I have a question in there actually, which is: Does oceanography have a strong instrumentation culture? Like, are there people who just build instruments and think about that? Is that a career path that people follow in oceanography? Or do people usually do multiple different things?

[00:19:53] Gui Castelao: Yes, I think there is. When we started this library I was working the instrument development group of Scripps, it’s


[00:20:01] Arfon Smith: There you go. There’s the answer.

[00:20:03] Gui Castelao: just dedicated for that, and some of the standard instruments used today, they started there. there is this path. I agree with you. I agree with everything that you said.

And they are quite different. I think it’s quite difficult to do both. There are few people, few geniuses that can walk both ways. But I don’t think normal people like me should aspire that. And I also think one of the issues on that is the way the scientific community recognize this.

Right. And, and by the way, I think that’s important job that JOSS is doing. If you dedicate too much time developing software, improving software like me, I was oceanographer and going towards the software development. If you invest too much time in these to do a good job, of course you’re going to publish less if you’re a normal person.

But the scientific community has trouble to recognize that. We still have. We are improving. We still have some ways, but we are much better already. And I think the contribution of JOSS is critical about that. So there is a way for you to produce a software that’s reproducible that it people can understand how to do it that’s tested and you can have a DOI and recognition.

Look I wasn’t fully around. I was working, I was doing something. Maybe PhD didn’t come with all these papers. But look, all the things that I built that people are using, sorry, I think I went a little bit off your question

[00:21:23] Arfon Smith: But I think you’re touching on some important topics. In astronomy, speaking from my experience watching colleagues, the challenges that software engineers face in academia is quite similar to the instrument builders, which is they’re doing work that can result in papers, but it’s often not immediate, and it’s different kind of work.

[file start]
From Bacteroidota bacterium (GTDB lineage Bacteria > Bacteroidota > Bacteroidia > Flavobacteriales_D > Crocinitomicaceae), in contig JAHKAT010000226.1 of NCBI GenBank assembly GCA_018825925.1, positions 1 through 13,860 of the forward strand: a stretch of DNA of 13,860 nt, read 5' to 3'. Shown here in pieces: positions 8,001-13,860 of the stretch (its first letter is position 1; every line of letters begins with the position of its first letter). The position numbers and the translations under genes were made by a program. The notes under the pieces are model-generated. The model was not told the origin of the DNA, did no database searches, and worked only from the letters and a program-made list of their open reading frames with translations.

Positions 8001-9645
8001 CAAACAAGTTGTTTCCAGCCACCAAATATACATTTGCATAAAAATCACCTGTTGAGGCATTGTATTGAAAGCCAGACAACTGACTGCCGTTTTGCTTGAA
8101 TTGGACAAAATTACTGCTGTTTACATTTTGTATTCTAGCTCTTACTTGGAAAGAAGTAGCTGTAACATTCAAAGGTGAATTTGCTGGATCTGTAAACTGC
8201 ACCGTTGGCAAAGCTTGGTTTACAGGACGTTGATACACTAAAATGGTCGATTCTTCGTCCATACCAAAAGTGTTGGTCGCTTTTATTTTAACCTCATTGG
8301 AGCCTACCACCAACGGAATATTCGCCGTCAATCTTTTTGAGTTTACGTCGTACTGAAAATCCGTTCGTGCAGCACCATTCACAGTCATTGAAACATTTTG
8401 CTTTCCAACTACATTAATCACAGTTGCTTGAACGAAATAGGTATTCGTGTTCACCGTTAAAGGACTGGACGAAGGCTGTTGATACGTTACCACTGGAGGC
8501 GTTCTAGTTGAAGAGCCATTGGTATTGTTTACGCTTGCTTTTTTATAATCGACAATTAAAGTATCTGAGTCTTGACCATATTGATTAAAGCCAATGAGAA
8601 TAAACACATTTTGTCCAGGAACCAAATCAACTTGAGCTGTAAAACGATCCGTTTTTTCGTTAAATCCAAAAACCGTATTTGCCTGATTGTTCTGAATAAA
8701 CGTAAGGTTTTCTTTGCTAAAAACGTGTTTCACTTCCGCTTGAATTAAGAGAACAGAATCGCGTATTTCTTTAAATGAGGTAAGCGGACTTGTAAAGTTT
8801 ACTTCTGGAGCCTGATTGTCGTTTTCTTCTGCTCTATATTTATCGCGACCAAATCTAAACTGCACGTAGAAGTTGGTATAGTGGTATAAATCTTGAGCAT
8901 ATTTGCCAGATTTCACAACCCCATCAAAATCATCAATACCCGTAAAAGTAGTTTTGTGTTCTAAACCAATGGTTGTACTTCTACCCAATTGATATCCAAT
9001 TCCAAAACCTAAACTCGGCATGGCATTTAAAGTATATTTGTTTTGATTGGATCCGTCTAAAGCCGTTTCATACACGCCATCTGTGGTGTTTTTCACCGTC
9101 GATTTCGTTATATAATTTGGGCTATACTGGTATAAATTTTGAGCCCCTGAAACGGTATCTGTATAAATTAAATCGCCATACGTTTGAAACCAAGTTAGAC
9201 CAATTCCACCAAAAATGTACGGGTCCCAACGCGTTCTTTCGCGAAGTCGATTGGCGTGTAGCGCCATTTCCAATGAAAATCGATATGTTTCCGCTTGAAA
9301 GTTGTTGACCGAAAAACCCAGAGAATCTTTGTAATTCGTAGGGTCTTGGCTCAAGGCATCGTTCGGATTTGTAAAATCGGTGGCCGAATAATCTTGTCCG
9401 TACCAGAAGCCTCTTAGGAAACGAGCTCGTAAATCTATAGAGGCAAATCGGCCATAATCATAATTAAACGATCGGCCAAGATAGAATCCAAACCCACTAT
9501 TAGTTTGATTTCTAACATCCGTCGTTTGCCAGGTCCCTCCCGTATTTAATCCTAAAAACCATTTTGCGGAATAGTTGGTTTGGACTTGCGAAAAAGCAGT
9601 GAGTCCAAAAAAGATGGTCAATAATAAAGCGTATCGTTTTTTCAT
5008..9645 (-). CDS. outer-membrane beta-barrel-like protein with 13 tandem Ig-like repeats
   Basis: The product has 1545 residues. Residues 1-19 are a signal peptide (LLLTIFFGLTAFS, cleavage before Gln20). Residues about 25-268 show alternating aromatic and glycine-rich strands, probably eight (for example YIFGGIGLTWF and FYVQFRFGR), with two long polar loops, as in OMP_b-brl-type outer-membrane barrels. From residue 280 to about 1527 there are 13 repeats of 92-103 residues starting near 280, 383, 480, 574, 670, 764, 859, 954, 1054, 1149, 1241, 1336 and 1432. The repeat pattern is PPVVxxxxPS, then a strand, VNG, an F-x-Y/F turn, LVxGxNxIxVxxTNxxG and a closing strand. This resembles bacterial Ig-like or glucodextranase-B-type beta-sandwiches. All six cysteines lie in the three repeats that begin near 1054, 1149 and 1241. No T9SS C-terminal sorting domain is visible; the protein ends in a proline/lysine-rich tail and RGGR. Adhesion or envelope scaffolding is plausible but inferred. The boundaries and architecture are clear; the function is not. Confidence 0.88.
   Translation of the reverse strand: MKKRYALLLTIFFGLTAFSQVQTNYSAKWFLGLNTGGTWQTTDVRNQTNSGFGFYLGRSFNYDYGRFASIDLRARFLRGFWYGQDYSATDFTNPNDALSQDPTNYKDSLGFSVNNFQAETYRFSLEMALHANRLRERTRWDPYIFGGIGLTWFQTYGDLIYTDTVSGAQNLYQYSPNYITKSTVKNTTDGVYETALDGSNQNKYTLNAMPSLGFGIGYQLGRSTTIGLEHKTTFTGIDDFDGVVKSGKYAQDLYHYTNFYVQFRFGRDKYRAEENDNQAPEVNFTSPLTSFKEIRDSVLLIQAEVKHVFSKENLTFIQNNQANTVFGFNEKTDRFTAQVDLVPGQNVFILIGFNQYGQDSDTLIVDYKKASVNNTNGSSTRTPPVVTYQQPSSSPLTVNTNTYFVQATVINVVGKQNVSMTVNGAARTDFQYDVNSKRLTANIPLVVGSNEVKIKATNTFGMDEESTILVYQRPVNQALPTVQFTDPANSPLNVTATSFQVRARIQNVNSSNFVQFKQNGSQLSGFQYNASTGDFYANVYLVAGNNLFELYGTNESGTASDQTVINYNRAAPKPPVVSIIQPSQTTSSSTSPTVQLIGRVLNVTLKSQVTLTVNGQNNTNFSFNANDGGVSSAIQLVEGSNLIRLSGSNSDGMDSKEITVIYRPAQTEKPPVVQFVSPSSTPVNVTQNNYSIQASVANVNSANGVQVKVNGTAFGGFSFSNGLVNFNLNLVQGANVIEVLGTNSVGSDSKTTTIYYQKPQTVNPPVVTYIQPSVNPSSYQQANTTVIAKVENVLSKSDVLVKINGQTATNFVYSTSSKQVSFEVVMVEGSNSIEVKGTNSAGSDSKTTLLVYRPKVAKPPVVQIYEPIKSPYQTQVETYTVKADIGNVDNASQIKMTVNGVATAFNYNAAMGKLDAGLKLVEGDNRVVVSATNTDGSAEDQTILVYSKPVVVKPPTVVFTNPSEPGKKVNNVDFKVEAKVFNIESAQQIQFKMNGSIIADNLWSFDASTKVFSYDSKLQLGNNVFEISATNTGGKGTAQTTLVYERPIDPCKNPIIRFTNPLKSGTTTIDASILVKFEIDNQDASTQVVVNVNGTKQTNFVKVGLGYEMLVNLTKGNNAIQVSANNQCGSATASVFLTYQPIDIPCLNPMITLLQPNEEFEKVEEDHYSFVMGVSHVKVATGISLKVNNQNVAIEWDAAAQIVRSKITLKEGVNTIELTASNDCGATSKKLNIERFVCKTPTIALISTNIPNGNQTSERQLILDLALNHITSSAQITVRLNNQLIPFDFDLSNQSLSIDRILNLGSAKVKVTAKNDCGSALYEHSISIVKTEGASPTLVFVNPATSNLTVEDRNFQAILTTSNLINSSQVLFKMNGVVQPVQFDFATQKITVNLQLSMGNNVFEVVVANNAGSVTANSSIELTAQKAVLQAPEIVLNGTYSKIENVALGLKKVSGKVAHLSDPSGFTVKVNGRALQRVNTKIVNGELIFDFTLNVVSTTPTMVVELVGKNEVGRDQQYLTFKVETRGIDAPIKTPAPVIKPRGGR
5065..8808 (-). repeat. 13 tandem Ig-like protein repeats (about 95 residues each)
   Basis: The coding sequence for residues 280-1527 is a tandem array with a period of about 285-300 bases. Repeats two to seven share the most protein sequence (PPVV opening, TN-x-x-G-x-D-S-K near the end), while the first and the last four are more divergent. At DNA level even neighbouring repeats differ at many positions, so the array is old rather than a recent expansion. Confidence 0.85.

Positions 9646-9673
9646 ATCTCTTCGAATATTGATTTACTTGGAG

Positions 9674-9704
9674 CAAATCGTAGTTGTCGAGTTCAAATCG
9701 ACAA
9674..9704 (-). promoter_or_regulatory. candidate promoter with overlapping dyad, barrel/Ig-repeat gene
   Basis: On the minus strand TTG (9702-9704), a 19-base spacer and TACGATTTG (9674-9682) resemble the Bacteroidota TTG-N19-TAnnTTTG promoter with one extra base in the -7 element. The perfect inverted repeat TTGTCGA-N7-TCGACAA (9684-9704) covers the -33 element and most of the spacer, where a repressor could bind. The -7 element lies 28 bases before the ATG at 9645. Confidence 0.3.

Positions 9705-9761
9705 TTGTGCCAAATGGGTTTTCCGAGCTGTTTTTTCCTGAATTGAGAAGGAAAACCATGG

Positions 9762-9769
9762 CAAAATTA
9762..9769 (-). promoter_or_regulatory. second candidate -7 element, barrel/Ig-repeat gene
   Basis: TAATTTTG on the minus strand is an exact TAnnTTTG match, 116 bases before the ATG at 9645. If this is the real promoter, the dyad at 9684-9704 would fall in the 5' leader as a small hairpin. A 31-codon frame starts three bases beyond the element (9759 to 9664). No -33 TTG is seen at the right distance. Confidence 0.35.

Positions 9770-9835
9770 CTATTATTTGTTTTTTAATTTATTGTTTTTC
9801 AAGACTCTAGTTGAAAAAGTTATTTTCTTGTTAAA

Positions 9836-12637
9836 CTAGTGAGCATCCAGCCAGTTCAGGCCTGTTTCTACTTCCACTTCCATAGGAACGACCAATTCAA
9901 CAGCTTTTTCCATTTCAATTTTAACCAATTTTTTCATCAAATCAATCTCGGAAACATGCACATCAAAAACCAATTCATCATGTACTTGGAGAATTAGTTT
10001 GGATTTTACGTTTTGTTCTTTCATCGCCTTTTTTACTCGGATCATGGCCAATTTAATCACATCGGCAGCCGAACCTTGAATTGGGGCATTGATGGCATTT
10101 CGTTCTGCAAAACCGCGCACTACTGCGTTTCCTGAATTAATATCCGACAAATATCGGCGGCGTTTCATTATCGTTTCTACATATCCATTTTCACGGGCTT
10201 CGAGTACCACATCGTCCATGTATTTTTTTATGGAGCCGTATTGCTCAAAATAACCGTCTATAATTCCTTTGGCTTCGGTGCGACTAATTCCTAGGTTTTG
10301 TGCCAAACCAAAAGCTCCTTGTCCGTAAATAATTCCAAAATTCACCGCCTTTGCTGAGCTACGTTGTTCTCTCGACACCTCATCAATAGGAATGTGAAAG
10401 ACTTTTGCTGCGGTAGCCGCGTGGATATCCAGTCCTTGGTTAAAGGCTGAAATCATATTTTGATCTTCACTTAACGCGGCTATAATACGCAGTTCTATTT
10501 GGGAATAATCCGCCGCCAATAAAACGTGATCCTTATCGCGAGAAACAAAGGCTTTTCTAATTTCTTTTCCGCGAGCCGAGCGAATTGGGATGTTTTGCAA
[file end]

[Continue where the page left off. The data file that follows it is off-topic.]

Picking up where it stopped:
Like if you build an instrument that a thousand people use over the next ten years. Over the next ten years they’re probably going to cite you every time. So, oh, the long lead is great. You get tons of citations eventually. But, if you spend eight years working out how to build that instrument, you might publish like one or two conference papers in that very long period.

And so you don’t look like a normal researcher because you’re making something. And I’m always struck by that sort of similarity between software and hardware. And people especially I think face some of the same problems because we built universities around this idea that you’re going to publish research all the time.

And that’s the only way that we can judge somebody’s output. So

it’s interesting hearing you talk about it. Mm

[00:22:29] Gui Castelao: is it could be better the recognition of the leading developer, but it’s hard to hide that kind of achievement, right? The part that I’m most concerned is that those things, they are not built by one person.

There is like a community doing little contributions, right? And these little contributions are the ones that I think disappear. I think we should have a better way to recognize that and give a chance. The point is not the ego side, right? We leave that aside, but what I mean by recognize is give the resource for that person to keep going. Maybe during the PhD we spent one year developing this thing that was an important component of a bigger thing.